This isn't an answer to me. What am I missing? You gave her forgiveness she never earned.


D-Day 2-10-2009
Fully Recovered and Better Than Ever!
Thank you Marriage Builders!

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RookKev Offline OP
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Sometimes I type faster than my brain, and maybe I am not explaining myself clearly. When my WW moved out, it was in secrecy. Unconfessed. I agreed to her moving out for 3 months, and agreed that she would return after this 'alone' time. Of course, I was devasted and realized what it meant, but up until the moment when she came home 3 months later, and confessed it to me with her own mouth, I had no proof. I didn't seek it. I didn't try and catch her. Nor recordings, no hidden cameras or GPS'... not that I didn't think about it, but I didn't do it.

However, given the state of things, and the knowledge I gained from SAA, as well as members on this site, I was quite sure of what she was up to. I had decided that my course of action would be predetermined regardless of what she told me. If she said nothing happened, then so be it, even easier...and if she confessed to the worst, so be it, I know what I want. I wanted a recovered marriage. I made up my mind that I would forgive her no matter what she said.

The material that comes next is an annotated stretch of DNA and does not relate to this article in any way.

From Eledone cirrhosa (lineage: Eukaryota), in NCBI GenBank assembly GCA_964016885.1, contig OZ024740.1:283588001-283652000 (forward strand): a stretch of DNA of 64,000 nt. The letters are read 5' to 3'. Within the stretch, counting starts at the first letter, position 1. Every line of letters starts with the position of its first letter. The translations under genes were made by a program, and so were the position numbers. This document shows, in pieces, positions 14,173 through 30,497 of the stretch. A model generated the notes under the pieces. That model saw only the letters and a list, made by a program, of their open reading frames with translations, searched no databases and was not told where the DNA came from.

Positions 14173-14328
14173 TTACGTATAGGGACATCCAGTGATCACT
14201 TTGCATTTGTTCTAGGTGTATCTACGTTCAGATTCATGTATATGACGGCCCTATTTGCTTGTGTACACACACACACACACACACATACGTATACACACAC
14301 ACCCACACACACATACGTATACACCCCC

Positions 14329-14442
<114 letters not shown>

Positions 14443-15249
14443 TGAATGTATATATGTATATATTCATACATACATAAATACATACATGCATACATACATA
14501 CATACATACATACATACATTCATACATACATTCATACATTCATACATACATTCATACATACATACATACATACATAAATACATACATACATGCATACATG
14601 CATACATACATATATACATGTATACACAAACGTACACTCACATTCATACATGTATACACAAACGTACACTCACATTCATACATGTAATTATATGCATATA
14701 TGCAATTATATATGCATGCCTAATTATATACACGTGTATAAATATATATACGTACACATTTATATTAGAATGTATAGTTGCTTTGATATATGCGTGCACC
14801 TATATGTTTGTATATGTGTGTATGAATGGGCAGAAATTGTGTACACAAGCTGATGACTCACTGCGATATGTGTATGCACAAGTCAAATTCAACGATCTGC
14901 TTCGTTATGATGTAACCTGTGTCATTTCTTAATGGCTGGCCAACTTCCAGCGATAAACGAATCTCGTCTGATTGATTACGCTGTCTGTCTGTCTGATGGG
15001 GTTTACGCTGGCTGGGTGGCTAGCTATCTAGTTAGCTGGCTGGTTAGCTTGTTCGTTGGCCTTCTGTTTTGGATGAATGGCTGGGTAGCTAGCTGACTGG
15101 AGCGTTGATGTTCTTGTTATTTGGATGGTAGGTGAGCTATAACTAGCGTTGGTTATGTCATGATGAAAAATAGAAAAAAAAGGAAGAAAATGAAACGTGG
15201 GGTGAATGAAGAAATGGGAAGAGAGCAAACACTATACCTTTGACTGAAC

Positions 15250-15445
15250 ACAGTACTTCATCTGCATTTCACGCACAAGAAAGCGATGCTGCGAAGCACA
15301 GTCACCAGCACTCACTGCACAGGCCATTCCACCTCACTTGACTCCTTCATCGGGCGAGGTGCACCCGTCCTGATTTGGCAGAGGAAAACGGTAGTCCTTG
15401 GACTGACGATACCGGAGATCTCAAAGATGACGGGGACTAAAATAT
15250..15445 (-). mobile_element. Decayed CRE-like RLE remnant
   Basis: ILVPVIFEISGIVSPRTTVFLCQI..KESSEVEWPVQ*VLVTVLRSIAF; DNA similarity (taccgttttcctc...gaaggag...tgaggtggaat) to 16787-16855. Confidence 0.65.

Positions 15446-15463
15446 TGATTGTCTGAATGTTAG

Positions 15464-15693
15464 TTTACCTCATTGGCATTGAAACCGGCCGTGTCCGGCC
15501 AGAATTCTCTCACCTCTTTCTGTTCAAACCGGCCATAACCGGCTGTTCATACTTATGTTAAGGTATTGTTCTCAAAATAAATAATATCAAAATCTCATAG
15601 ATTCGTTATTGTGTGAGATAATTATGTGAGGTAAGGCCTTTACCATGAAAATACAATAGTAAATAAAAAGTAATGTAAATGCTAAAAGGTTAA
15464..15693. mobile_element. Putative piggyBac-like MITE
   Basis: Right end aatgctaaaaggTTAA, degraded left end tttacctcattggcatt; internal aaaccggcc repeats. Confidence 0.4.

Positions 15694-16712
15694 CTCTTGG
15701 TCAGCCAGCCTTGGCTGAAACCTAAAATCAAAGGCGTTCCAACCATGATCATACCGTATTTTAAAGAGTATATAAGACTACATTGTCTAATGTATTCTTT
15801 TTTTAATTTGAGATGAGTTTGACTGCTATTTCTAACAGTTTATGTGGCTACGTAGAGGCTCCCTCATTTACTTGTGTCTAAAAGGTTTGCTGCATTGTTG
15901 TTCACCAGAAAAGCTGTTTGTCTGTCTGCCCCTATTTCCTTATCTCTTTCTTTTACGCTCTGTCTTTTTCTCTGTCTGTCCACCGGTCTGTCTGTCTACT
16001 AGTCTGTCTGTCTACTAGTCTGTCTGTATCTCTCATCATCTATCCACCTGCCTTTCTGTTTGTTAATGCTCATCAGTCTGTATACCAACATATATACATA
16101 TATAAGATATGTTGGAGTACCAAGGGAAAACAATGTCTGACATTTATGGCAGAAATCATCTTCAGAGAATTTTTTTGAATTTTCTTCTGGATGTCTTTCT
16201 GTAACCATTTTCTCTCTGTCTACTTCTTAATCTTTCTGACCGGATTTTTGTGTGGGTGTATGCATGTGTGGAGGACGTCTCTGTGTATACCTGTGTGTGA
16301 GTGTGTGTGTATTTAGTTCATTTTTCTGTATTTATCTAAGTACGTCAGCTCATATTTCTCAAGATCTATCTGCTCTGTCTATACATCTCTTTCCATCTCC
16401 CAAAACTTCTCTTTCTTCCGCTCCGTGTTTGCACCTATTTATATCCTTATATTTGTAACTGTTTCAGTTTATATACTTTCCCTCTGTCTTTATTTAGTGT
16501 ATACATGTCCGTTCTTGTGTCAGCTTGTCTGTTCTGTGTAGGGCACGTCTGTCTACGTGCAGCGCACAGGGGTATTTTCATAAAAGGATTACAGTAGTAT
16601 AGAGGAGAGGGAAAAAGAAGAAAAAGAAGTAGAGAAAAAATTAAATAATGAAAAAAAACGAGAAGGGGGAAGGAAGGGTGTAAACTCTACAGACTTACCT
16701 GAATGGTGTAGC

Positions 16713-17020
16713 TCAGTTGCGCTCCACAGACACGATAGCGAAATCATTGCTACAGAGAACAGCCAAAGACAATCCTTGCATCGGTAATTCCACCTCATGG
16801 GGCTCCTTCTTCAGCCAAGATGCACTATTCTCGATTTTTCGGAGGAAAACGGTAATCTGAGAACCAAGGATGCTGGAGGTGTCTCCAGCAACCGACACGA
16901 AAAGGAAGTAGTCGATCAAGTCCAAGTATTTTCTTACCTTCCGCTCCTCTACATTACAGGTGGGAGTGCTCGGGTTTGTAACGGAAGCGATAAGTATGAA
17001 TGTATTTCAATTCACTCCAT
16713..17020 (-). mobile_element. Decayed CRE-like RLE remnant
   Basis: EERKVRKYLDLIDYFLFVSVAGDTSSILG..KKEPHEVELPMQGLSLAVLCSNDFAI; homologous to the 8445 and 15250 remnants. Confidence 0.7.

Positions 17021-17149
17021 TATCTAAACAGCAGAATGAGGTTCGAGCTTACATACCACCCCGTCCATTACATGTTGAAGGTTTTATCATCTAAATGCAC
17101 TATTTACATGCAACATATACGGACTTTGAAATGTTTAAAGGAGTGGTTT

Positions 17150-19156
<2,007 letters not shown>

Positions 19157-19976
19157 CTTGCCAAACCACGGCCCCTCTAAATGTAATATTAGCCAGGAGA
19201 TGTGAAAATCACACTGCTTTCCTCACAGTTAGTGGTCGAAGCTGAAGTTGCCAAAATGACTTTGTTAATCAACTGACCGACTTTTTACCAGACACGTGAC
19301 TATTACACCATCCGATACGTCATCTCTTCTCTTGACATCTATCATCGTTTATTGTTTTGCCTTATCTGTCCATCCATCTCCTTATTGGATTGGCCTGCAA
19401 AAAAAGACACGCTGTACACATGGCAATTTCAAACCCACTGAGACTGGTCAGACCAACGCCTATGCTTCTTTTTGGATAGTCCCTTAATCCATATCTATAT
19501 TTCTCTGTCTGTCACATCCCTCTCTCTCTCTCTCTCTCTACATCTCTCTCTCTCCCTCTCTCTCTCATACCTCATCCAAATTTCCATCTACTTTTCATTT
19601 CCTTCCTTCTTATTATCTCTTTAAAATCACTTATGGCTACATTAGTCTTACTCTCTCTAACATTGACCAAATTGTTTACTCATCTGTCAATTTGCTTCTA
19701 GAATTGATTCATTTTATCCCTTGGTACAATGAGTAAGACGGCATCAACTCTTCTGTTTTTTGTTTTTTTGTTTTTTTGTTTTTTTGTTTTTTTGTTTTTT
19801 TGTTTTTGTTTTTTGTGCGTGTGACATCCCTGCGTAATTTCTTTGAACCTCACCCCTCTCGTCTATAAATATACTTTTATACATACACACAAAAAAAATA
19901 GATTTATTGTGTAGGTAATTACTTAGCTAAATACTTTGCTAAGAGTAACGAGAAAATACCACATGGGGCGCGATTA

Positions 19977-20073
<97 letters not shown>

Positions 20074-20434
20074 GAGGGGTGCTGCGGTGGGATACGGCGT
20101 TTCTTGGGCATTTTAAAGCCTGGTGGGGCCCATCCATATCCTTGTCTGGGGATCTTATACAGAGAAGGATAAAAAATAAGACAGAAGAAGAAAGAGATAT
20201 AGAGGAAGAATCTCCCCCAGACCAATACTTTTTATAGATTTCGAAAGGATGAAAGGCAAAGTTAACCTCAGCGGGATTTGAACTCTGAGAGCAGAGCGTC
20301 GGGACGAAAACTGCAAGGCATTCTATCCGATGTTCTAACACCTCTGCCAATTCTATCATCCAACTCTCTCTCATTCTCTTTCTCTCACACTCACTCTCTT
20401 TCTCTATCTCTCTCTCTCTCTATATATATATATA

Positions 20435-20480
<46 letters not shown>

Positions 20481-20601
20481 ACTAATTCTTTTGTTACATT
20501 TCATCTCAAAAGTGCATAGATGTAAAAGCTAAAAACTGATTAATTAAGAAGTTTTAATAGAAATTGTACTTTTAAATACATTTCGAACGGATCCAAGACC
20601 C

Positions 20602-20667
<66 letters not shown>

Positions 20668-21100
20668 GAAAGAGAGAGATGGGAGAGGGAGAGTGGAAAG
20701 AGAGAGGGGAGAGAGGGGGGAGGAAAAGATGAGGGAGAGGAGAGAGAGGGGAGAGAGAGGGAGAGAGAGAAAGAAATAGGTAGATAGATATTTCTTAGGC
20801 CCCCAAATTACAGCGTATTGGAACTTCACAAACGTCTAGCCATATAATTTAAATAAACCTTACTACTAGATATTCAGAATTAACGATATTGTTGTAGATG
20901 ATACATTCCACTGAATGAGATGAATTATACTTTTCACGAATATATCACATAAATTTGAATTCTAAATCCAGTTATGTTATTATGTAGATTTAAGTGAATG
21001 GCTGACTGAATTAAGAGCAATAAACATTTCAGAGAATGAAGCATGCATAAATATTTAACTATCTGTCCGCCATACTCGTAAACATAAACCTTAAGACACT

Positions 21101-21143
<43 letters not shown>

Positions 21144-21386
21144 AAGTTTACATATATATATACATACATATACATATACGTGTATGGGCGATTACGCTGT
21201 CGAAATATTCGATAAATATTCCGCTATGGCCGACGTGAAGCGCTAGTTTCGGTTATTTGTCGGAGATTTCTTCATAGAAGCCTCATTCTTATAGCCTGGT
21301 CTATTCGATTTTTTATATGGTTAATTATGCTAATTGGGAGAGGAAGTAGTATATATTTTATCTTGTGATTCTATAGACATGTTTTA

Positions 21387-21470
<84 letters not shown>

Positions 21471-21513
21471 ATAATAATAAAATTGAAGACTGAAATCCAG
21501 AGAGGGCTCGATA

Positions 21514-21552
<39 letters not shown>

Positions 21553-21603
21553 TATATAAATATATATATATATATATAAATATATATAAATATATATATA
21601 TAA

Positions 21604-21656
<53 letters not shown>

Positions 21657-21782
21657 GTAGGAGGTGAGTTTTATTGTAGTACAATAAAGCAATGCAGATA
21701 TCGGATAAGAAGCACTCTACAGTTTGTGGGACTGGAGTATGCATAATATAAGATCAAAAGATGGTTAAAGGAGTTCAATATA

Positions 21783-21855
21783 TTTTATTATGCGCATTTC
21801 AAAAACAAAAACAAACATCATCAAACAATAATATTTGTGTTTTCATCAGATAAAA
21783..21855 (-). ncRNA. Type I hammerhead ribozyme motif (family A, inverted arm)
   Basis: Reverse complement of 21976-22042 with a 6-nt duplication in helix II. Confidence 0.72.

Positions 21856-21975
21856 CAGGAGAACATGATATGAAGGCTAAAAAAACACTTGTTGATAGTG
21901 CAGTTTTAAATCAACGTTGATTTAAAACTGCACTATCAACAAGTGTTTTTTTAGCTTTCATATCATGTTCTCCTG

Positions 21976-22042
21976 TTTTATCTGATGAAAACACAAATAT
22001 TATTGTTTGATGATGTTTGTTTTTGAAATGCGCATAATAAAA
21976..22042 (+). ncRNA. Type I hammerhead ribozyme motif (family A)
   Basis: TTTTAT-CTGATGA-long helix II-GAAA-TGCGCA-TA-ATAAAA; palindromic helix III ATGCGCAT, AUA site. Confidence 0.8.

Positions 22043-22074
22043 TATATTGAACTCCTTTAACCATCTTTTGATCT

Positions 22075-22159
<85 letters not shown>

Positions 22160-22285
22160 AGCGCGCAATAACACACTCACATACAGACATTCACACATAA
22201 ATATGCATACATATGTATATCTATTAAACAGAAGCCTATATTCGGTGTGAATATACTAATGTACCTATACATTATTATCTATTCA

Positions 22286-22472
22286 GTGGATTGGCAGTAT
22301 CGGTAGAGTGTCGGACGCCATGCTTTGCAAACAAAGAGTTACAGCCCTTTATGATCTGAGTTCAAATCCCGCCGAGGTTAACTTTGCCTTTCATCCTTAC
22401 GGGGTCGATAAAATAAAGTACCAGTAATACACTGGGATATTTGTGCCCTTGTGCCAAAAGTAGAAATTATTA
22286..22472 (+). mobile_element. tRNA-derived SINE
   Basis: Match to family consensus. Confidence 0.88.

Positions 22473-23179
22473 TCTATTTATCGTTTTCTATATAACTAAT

And yes, thank you for saying it so eloquently, I gave her forgiveness she never earned. That may be the greatest compliment I have ever received in my entire life. And honestly, if it wouldn't seem to be so prideful, I would print it out and hand it to Jesus as I enter the gates of Heaven. I would tell him that, I tried my best to be like Him, and at least once, it appears I got it right. smile

I'm not saying my way is perfect, or the best, or even recommended....but I am here, with my wife and my children, and our family is as healthy as I could ask for considering the past we have overcome.


9 years now ... and some days you still say grrr!
Hang in there.
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I gave her forgiveness she never earned. That may be the greatest compliment I have ever received in my entire life. And honestly, if it wouldn't seem to be so prideful, I would print it out and hand it to Jesus as I enter the gates of Heaven. I would tell him that, I tried my best to be like Him, and at least once, it appears I got it right.
Oh, dear. And I never meant it that way frown My belief system has taught me that forgiveness is an action of grace to those who have earned that forgiveness, and that forgiveness accorded to the unrepentant is forgiveness cheapened and wasted.
I am glad to hear that your family seems to be doing well, though smile


D-Day 2-10-2009
Fully Recovered and Better Than Ever!
Thank you Marriage Builders!

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RookKev Offline OP
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I do think I understand what you are saying.

I would say the work being done parts can restore the 'in love' feelings. The feelings of trust.

For me, trying to base forgiveness on actions will result in me never forgiving. I don't think there is any human fix for the pain that I felt.


9 years now ... and some days you still say grrr!
Hang in there.